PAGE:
Baseline characteristics of these patients are shown in Table 1. Patients were on average 72 years of age, and almost two-thirds were male. Most patients were in New York Heart Association (NYHA) functional class II, and only very few were in NYHA functional class IV. Coronary artery disease was the most common cause of HF, and most patients had relevant co-morbidities. HF had been diagnosed in most patients at least 1 year before inclusion. As shown in Table 1, there were some differences among patients with HFrEF, HFmrEF, and semiquantitatively measured LVEF. Most characteristics of the last group were somewhere between those of HFrEF and HFmrEF, suggesting a combination between the other 2 groups.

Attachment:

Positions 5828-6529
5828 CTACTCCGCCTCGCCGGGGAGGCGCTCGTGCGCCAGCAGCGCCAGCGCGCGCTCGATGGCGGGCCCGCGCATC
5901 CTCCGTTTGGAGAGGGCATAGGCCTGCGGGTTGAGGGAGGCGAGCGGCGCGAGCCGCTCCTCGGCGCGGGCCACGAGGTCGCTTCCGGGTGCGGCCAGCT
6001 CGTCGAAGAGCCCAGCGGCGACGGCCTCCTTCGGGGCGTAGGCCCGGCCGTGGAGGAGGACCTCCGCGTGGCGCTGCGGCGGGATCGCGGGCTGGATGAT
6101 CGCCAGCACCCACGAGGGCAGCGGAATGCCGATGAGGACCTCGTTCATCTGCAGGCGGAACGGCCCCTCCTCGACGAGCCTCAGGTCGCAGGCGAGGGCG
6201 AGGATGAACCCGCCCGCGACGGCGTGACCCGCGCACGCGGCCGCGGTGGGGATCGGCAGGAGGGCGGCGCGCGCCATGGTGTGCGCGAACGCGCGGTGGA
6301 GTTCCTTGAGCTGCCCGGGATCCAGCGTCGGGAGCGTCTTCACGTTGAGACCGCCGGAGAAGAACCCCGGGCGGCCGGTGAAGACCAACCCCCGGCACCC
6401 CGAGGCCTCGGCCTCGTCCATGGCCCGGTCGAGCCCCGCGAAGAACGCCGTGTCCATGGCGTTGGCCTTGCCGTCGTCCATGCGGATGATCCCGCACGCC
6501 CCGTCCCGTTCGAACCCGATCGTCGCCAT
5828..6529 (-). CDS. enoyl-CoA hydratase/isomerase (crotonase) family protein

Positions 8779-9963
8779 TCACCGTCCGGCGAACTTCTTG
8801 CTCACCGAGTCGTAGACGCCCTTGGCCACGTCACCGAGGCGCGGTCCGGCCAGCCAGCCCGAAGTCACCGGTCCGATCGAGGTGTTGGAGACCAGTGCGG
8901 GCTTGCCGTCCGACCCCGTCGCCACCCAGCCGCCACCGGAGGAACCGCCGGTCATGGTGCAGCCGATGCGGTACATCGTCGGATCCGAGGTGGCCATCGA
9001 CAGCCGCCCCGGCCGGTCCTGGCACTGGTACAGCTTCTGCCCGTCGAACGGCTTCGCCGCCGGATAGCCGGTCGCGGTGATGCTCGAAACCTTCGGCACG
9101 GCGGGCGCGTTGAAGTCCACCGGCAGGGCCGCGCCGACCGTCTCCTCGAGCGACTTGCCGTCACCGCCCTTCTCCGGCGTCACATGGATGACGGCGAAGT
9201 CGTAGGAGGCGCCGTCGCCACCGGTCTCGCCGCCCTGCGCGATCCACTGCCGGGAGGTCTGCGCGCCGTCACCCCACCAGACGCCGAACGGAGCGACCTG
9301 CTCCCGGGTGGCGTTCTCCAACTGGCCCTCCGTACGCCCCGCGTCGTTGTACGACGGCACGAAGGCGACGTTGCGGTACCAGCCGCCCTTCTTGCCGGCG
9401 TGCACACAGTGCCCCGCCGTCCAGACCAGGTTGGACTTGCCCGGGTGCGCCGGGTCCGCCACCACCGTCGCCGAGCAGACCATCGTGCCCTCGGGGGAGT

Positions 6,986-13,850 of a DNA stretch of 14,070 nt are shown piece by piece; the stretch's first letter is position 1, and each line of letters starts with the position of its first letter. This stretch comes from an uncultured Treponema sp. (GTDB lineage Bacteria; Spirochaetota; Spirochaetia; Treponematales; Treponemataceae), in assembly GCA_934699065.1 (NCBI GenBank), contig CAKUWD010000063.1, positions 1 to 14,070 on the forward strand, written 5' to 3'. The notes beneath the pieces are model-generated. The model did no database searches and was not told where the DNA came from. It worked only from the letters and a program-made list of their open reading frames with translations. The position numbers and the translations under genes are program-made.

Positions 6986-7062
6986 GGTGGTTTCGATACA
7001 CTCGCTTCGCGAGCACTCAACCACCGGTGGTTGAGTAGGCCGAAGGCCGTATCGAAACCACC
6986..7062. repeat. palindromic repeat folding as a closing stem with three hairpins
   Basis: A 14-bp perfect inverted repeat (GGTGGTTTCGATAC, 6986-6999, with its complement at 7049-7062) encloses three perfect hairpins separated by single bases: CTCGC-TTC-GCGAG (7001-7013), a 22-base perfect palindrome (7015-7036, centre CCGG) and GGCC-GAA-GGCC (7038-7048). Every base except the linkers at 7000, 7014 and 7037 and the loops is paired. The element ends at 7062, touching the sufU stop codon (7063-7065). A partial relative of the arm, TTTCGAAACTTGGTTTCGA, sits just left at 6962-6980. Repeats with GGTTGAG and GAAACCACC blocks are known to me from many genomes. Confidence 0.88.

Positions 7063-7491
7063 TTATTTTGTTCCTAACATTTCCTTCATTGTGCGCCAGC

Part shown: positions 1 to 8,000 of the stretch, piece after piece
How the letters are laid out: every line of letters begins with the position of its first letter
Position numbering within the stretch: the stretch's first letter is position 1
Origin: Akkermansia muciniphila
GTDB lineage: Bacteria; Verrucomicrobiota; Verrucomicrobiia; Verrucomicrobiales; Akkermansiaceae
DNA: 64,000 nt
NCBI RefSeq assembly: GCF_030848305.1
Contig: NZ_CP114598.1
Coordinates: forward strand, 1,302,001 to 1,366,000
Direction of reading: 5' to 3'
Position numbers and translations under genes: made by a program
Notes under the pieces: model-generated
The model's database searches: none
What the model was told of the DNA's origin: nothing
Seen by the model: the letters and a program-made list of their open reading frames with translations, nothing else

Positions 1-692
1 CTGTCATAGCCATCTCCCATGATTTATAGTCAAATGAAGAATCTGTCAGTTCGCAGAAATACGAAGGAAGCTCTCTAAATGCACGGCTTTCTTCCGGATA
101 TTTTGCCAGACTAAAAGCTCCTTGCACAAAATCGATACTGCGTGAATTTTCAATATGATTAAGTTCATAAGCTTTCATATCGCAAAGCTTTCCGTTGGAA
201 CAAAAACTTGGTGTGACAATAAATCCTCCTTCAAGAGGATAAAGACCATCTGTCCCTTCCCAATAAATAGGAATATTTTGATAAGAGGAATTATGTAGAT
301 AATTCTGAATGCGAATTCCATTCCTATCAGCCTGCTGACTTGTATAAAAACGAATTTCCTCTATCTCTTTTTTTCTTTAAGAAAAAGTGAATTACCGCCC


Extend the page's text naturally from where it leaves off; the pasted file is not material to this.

As shown in Figure 1, approximately 80% of the patients were treated with loop diuretics in all 3 groups (median dose of 40 mg furosemide equivalent; IQR: 20 to 80 mg). A similar proportion received a RAS inhibitor and a β-blocker. In HFrEF, 1.4% received a β-blocker not recommended by guidelines (1.0% received atenolol, 0.3% received propranolol, and 0.1% received labetolol 0.1%): 1.9% in the HFmrEF group and 1.6% in the semiquantitatively measured LVEF group, respectively. Sacubitril and valsartan were available only during the last couple of months of data collection and were given in only 0.4% of the patients (0.5% in HFrEF, 0.1% in the other 2 groups [analyses are included in RAS inhibitor results]). MRAs were prescribed to approximately one-half of the patients. Interestingly, an If channel inhibitor (ivabradine) was prescribed in <5% of the cases and was also low in those with LVEF <40% and with sinus rhythm (7.4%). Treatment significantly differed among the 3 groups for most medications. However, the absolute differences were relatively small. The combination of a RAS inhibitor and a β-blocker was given in 68.6%, 60.6%, and 63.1% in patients with HFrEF, HFmrEF, and those with semiquantitatively measured LVEF, respectively (p < 0.001). The combination of RAS blockade, β-blockade, and MRA was given in 39.2%, 27.3%, and 29.0% of patients, respectively (p < 0.001).